Q1. (iv) ... “And from that exalted line/ Of heavenly nymphs was Matavi descended./ A woman of flawlwss birth, of broad shoulders,/ And curly hair, spilling pollen, she was/ Noted for her style of great distinction.”

Ans) The "Book of Pukar" contains the character Matavi. At the Chozha court, she is referred to as an adept dancer. Matavi was descending the heavenly nymphs' elevated line. She was a perfect woman with lovely features and wide shoulders. Her naturally curly hair was dispersed across her head like a cloud of pollen. She was regarded as a distinguished and stylish woman. Everyone would be enamoured by her attractiveness due to the way she seemed. Up until Kovalan met the stunning and talented dancer Matavi, Kovalan and Kannaki enjoyed the ideal marriage and relationship. He departs from the upset Kannaki for Matavi after becoming mesmerised by the dancer's elegance, melody, and beauty.

Section B


Answer the following in about 350 words each: 4 X 20 = 80


Q1. Examine the difference between the Shakuntala in Abhijnana Shakuntala and the Shakuntala episode in the Mahabharata.

Ans) Shakuntala is the main character of Kalidasa's play Abhijnana Shakuntalam, and the playwright goes into considerable length to describe her emotions and ideas. She struggles and battles throughout the play. For the time being, suffice it to note that Kalidasa drastically alters the Shakuntala storey, both in terms of the text's emphasis and its mode of depiction. Shakuntala is described by Kalidasa in terms of classic feminine beauty, such as having a slim waist, smooth skin, dark hair, etc., but he also adds sensual connotations by using imagery taken from the natural world. The lines of Duhsanta in particular paint a passionate bodily picture of the protagonist. She is compared to beautiful flowers that are blooming with enchanted youth, have doe-like eyes that exude beauty, sensual lips, rounded breasts, etc. Shakuntala is a young girl in Kalidasa's play and has not yet encountered the hardships of the material world.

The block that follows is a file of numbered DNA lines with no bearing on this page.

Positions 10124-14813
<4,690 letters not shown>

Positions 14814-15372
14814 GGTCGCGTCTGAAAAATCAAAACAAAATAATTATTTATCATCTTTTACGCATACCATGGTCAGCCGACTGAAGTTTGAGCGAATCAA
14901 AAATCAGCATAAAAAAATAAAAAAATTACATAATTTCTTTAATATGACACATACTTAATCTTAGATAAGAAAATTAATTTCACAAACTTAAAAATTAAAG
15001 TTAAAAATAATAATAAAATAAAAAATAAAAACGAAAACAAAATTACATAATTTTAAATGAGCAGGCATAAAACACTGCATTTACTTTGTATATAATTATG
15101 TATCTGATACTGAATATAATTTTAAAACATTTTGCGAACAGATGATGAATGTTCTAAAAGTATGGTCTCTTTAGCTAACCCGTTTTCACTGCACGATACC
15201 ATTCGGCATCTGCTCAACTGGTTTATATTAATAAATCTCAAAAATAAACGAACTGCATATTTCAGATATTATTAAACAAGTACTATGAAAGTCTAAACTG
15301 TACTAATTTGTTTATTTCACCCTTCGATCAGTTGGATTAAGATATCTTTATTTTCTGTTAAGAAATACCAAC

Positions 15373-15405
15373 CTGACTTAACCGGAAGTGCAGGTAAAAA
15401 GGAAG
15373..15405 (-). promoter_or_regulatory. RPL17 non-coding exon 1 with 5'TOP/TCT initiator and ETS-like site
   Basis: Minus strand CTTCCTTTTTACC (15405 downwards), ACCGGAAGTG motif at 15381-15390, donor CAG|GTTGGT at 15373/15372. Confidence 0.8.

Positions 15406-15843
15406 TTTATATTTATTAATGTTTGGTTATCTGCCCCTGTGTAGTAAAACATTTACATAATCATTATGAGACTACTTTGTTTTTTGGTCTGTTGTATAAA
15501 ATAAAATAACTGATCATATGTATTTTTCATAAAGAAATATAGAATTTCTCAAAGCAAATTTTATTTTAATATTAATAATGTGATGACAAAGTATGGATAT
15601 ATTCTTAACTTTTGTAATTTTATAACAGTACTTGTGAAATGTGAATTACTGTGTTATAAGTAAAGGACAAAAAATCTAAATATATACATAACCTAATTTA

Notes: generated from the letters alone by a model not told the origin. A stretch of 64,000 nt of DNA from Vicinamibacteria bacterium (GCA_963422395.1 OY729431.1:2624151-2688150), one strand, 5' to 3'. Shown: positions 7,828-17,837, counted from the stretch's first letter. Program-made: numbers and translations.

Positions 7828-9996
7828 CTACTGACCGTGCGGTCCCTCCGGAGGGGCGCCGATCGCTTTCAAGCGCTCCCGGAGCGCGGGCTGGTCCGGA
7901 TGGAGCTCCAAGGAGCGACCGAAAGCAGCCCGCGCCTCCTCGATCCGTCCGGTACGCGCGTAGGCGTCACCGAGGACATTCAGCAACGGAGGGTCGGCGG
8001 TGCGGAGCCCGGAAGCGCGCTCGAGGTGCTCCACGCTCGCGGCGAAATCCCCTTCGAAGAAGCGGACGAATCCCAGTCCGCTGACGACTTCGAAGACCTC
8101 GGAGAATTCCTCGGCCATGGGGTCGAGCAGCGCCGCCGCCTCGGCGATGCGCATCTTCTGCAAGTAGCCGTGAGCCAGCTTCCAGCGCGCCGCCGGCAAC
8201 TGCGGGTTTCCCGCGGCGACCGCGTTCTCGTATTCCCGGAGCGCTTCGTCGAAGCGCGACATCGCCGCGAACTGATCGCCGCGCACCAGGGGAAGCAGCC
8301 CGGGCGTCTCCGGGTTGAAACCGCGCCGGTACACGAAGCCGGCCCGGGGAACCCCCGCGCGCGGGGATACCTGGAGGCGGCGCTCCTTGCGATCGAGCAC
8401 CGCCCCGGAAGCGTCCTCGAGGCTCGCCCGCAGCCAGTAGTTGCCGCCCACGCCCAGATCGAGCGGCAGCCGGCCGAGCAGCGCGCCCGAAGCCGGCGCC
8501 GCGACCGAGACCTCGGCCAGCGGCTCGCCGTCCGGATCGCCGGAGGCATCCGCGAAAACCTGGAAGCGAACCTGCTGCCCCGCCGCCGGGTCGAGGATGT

The Shakuntala part of the Mahabharata is found under the heading "The Origins." Even though Shakuntala is the section's name in the Mahabharata, Shakuntala is highlighted as the lovely maiden and eventually as Bharata's mother. As a result, the monarch occupies a central position and acts as the episode's active agent. The Shakuntala from the epic and the one from the play are slightly different. In the epic, Shakuntala shows up before the court with her kid. When she is turned down, she defends herself and her kid by citing the Law in opposition to Duhsanta's fabrications and epithets. She makes her argument in front of Duhsanta and then gets ready to go. She says her kid will be king. Shakuntala's statements are confirmed by a celestial voice, and the King accepts her. The drama originally diverges by depicting Shakuntala as arriving prior to the son's birth. Shakuntala does, like her epic counterpart, proclaim her veracity in the face of Duhsanta's criticisms, but there is no celestial voice to support her claims, and both Duhsanta and her monastic companions reject her. Shakuntala's status as a pious woman is elevated by the rejection because despite being humiliated in front of everyone, she stays true to her husband and endures her suffering with grace rather than continuing to fight for her rights.


Q2. Write a critical note on the predicament of Karna in the Mahabharata.